Graffiti are words or pictures informally inscribed or painted on walls, floors, and objects. Modern graffiti can be a form of protest or individual display. They can be regarded as public eyesores or works of meaningful art, depending on context or viewpoint.
However, graffiti is no modern phenomenon. As the Italian origin of the word –graffio- suggests, the earliest graffiti was scratched on cave walls, as a way of communicating messages or as a form of self-expression. As time past, graffiti was used not only to pass on messages but to offering advice, create art and even ensure magical protection.
Historical graffiti also fills in the gaps in history. It resurrects lost words and languages not found in books and texts. Graffiti even preserves the names and details of the lives of ordinary people not recorded in the history books. It records peoples’ preoccupations, their beliefs, what they feared, and their politics- even their love lives. It helps us appreciate the differences and similarities between people then and now.
People have discovered ancient graffiti in every culture and context: in public and private buildings, on rocks, cave walls- even on ceilings. Here are twelve examples from around the world.
To date, archaeologists have identified 2800 pieces of electoral graffiti around Pompeii. Painted at night, on the walls of buildings along main thoroughfares, they were an entirely official way of drumming up widespread support for candidates for public office.
Some recommended candidates by their good character: “I beg you to elect Publius Furius duumvir, a good man.” Others used the weight of the candidates’ supporters to try and sway others: “The fullers all ask for Holconius Priscus as Duumvir” declared a notice on the frontage of Stephanus’s Fullery. Others candidates dispensed with persuasion and went for all-out bribery. In an election notice painted on the wall of the House of Trebius Valens, Lucius Satrius Valens offered “20 pairs of gladiators” for the entertainment of the town if he was successfully elected.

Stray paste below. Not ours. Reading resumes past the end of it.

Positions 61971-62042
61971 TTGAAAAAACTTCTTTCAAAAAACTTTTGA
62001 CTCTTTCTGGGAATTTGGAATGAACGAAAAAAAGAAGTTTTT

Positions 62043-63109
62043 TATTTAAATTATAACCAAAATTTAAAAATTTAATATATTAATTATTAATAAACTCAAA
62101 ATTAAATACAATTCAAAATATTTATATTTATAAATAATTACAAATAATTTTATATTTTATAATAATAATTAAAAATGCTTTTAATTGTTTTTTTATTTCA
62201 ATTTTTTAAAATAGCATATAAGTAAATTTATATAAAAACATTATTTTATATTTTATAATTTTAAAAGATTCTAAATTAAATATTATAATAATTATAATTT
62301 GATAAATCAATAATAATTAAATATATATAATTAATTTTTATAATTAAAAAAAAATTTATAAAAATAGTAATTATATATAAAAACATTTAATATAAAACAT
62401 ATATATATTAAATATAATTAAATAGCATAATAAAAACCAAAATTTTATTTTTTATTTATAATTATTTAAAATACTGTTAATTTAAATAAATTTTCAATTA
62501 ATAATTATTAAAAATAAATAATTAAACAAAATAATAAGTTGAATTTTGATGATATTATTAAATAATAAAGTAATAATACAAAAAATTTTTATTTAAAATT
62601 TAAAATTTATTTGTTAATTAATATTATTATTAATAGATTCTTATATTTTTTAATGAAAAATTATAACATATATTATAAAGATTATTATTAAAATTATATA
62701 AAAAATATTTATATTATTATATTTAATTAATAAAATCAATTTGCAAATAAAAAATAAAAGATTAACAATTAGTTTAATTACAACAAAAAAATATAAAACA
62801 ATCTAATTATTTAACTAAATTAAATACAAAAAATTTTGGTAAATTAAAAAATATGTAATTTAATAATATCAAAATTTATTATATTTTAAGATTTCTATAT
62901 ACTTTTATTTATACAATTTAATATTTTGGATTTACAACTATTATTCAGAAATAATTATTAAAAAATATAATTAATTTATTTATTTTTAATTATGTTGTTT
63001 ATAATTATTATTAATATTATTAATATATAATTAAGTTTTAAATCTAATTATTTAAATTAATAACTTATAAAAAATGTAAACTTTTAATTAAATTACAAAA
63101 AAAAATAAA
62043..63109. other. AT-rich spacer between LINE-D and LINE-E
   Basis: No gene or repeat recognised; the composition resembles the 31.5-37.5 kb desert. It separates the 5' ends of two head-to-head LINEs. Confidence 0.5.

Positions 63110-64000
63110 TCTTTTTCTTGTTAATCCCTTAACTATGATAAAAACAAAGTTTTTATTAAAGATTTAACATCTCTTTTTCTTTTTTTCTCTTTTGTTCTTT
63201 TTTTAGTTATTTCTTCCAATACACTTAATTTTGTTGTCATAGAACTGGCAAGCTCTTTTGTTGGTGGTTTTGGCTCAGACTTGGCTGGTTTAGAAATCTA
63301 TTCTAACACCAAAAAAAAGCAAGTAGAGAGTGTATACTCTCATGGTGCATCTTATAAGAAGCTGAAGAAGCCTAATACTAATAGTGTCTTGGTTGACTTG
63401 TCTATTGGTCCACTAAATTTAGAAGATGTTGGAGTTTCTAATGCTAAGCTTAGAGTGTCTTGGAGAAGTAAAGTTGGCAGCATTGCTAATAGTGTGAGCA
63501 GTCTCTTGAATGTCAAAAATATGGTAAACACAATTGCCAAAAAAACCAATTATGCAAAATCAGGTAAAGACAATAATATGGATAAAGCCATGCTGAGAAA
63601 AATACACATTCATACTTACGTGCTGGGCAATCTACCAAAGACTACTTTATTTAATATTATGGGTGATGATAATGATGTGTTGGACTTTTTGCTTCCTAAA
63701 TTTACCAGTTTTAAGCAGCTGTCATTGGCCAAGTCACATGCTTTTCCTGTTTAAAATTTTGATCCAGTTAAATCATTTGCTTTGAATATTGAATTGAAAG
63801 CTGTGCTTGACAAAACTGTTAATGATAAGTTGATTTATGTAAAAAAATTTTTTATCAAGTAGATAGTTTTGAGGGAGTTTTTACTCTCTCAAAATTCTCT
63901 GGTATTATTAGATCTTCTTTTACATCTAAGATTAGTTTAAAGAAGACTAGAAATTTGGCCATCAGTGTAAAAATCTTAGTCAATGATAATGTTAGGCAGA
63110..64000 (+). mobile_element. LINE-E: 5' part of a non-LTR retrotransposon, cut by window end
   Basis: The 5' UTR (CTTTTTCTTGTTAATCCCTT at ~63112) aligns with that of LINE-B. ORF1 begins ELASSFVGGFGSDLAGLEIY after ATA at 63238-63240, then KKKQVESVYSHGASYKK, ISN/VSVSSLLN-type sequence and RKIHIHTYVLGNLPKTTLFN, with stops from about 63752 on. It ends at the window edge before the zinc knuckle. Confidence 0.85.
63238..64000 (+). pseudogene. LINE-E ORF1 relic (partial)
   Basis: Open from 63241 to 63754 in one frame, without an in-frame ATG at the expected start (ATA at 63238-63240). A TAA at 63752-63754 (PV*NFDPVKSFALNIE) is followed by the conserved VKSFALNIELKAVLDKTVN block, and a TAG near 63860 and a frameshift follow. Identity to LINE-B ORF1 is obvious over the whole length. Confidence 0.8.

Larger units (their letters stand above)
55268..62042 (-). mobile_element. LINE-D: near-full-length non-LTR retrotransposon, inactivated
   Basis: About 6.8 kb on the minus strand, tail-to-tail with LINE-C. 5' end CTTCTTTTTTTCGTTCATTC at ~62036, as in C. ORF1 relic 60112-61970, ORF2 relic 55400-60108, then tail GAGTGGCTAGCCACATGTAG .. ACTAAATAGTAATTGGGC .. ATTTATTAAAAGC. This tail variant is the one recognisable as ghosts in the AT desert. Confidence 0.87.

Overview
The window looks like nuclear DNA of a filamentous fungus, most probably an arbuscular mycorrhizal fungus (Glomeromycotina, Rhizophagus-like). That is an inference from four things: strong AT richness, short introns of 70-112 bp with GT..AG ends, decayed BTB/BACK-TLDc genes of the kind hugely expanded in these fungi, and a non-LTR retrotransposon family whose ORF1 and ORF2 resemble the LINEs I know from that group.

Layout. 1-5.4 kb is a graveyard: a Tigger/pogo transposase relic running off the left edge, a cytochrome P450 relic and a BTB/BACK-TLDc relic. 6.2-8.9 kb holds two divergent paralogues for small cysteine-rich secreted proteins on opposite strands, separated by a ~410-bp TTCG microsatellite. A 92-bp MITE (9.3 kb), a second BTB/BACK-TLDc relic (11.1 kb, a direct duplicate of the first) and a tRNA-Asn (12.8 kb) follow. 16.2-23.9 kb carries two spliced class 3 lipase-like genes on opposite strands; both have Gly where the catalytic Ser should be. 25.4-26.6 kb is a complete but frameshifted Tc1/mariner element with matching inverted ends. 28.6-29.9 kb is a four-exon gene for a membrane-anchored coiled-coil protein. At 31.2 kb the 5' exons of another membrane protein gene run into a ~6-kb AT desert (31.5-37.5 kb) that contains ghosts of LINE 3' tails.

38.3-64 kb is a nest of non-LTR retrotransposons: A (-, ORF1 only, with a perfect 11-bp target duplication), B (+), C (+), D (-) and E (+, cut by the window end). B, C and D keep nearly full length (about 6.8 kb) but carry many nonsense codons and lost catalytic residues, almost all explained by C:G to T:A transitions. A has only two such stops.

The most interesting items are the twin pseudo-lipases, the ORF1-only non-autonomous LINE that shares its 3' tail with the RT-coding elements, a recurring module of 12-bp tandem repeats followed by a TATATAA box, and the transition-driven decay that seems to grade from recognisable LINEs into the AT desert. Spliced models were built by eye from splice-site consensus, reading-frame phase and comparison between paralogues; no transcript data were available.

Different pieces of graffiti can also be put together to form a picture of individuals’ lives. The Pompeiian baker, Paquius Proculus is one such case. Proculus had a house along the Via del Abbondanza and had become wealthy enough to stand for election. Graffiti on the front of his house declared he was standing for the position of duumvir-one of the two chief magistrates of Pompeii. We know he was successful- because of graffiti daubed on the outside of the amphitheater, declaring he had won.
It was also typical for enthusiasts of the games to daub the results of matches on the tombs that lined the roads leading into and out of Pompeii. They give us the names and identities of some of Pompeii’s’ gladiators. Some gladiators went by single names such as ‘Felix’- a sure sign they were slaves. Others, like the popular and successful Marcus Attilius, were free volunteers. We know this because Attilius sported a first name and a clan name.
We also know Attilius was a successful gladiator from the number of times ‘V’ for victor appeared above his name. The graffiti also tells us that it was far more common for losers to be reprieved than killed outright. The ‘M’ for missus- the Latin word for ‘reprieve’ is far more common than the of ‘P’ for perrit or death.
Some gladiators liked to use graffiti to boast of their prowess out of the arena. The Thracian gladiator Celadus boasted on the walls of the gladiator barracks, that he “makes the girls sigh.” But not everyone in Pompeii was lucky in love. “Weep, you girls. My penis has given you up. Now it penetrates men’s behinds. Goodbye, wondrous femininity!” declared one disillusioned man on a wall of the tavern of Verecundus.
Pompeii’s sexually explicit graffiti, however, is by no means unique- as can be seen at Astypalaia, a remote island in the Aegean.